I slid the file across the low round table to him. “First day’s always tough. You’ll be fine.”
The intercom chirped. “Your 9:00 appointment is here, Ally.”
“Send them in.” I studied my new assistant. Fresh out of school, he looked it. Close-shaven, new haircut, clothes that looked like they’d just walked out of the store. “This job is 99.9 percent boring. We test every kid on their third birthday. Most of them crap out–they’re ordinary children. It’s the .1 percent that make it all worth while.”
“I know.” He heaved a tremulous sigh. “Can’t wait to get started.”
The little girl was accompanied by her mother, Sharon Thresh. Kayla wore denim overalls and sneakers, and her brown hair bounced in a ponytail against her back. I indicated the chairs across from me–one blue, one green–and they sat. Morning sun poured through the sliding doors leading to a shallow balcony; it highlighted every worry line on Sharon’s face.
I introduced myself and Shawn. She wasn’t in the mood for pleasantries. “Kayla is not special. I’d have seen it by now if she was, and there’s been nothing.”
Every parent desperately wanted to believe this. Special kids were taken by the state and raised differently than other children. It was necessary, and it was the law.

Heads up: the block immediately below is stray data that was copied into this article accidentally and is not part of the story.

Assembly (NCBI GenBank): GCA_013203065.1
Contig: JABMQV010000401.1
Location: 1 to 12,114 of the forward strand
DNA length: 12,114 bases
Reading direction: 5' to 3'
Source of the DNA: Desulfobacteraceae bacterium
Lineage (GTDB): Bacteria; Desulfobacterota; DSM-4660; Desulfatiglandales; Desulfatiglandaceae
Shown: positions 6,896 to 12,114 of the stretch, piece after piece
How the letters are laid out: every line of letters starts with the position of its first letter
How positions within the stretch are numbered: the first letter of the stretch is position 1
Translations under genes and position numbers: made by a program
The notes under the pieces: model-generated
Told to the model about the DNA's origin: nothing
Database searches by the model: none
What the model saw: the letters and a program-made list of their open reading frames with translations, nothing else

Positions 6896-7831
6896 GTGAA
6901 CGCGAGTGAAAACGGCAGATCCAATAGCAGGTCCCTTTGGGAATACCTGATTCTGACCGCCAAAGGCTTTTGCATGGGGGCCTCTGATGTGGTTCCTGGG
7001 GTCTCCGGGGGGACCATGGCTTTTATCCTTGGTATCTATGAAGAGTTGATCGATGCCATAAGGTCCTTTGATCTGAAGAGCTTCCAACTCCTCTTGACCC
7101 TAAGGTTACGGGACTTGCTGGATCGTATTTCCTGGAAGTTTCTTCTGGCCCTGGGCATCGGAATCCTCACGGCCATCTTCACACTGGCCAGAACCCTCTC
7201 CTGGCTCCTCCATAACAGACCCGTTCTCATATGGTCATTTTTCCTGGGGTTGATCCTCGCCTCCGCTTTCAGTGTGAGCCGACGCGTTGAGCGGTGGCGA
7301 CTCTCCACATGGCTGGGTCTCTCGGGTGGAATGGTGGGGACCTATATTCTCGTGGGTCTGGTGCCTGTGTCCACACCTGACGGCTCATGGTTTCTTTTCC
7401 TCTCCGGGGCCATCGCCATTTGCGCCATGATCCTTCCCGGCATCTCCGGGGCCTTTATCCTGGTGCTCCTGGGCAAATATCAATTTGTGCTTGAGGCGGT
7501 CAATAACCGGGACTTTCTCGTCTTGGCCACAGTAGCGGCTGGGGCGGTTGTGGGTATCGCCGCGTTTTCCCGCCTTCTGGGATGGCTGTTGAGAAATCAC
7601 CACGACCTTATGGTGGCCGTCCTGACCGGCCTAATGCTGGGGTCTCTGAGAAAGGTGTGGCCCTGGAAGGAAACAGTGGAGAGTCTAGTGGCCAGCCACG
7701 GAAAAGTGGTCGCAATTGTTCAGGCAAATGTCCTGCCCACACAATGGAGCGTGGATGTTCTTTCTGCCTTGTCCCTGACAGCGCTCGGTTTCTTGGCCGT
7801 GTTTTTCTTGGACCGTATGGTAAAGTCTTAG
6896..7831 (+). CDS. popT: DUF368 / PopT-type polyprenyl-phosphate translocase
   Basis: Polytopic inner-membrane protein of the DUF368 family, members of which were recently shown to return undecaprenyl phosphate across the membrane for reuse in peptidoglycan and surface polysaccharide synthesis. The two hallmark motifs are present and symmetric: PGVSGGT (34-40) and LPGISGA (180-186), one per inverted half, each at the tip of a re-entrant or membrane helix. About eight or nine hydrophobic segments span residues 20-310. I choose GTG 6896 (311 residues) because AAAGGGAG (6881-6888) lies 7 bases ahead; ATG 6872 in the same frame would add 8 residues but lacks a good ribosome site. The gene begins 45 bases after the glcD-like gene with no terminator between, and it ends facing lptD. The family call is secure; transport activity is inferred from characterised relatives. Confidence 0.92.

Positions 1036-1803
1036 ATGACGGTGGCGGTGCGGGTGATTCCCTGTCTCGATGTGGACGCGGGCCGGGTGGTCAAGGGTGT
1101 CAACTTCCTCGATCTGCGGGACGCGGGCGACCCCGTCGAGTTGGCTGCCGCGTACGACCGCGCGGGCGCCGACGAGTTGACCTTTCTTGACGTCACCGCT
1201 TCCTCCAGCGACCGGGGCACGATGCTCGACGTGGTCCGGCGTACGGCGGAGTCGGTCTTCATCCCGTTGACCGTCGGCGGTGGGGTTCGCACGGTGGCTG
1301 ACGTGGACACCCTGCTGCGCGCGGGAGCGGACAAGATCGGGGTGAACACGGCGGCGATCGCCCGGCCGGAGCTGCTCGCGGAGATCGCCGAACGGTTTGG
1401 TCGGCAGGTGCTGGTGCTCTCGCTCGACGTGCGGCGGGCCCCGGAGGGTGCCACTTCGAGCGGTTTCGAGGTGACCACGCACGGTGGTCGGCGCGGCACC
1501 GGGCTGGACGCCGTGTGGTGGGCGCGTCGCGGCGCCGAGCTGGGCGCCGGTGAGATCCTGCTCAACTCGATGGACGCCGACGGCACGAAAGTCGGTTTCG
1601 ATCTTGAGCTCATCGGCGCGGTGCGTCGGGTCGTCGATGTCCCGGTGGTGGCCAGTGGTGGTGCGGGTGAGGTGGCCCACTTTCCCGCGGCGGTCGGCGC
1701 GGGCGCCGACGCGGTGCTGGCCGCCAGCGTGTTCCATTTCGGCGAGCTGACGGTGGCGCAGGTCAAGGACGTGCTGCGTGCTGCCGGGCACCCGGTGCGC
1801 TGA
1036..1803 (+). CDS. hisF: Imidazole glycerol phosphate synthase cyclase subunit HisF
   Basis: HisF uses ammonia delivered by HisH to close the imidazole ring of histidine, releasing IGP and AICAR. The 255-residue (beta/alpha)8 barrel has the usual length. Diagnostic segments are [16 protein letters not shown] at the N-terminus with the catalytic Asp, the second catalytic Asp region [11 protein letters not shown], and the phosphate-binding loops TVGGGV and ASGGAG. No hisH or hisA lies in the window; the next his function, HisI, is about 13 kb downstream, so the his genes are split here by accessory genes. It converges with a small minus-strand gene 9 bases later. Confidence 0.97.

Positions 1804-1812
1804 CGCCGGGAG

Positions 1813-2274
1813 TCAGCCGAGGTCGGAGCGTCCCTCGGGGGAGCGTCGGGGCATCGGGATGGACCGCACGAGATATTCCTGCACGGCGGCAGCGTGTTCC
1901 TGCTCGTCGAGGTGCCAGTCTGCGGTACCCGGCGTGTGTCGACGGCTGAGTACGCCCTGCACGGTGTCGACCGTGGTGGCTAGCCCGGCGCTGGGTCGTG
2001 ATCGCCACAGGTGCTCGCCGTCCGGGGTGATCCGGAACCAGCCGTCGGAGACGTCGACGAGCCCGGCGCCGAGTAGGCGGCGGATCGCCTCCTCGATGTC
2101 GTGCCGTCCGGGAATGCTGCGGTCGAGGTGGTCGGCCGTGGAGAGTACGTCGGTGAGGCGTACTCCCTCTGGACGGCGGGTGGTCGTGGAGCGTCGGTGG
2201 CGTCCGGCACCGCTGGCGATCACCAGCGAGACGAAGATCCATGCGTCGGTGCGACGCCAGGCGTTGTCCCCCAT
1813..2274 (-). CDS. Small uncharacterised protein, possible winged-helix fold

I offered Kayla a lollipop. She took it, pulled off the wrapper, and put it in her mouth. A trusting kid.
I ran through the standard developmental questions, and Shawn typed her answers into the laptop. Kayla was friendly and cooperative despite Sharon’s occasional attempt to direct her responses.
At the end of the interview, like always, I showed Kayla the picture. “What do you see?”
She leaned forward. “Birds.”
“What are they doing?”
“Flying.” Her smile was huge. “It’s fun.”
I perked up. “Is it?”
Sharon wrapped her arms around Kayla. “She doesn’t know what she’s saying. Ignore her! Please.” A sob caught in her throat.
I paid her no attention. “Shawn, please stay with Sharon while I take Kayla out to the balcony.”
Sharon snatched Kayla from the bright blue chair and leaped to her feet. “I won’t let you take her.”
“You have no choice,” I said calmly, gesturing for Shawn to restrain her. Kayla retreated from me, suddenly unsure. I held out my hand. “Please come with me.” I took her hand and pulled. She held back, looking over her shoulder at her mom.
Moving quickly, I picked Kayla up, went out on the balcony, and threw her over the railing. We were on the sixth floor. “Fly!”
Sharon shrieked, Shawn said “Wow!” and I watched the girl plummet. She was in no danger; there was a state-of-the-art landing pad below, just in case.
Kayla spread her arms and legs, and then long feathered appendages burst from her narrow shoulders, stopping her fall. She gazed up at me calmly, smiling.
The days when I met a one percenter were the best.
Word count: 536
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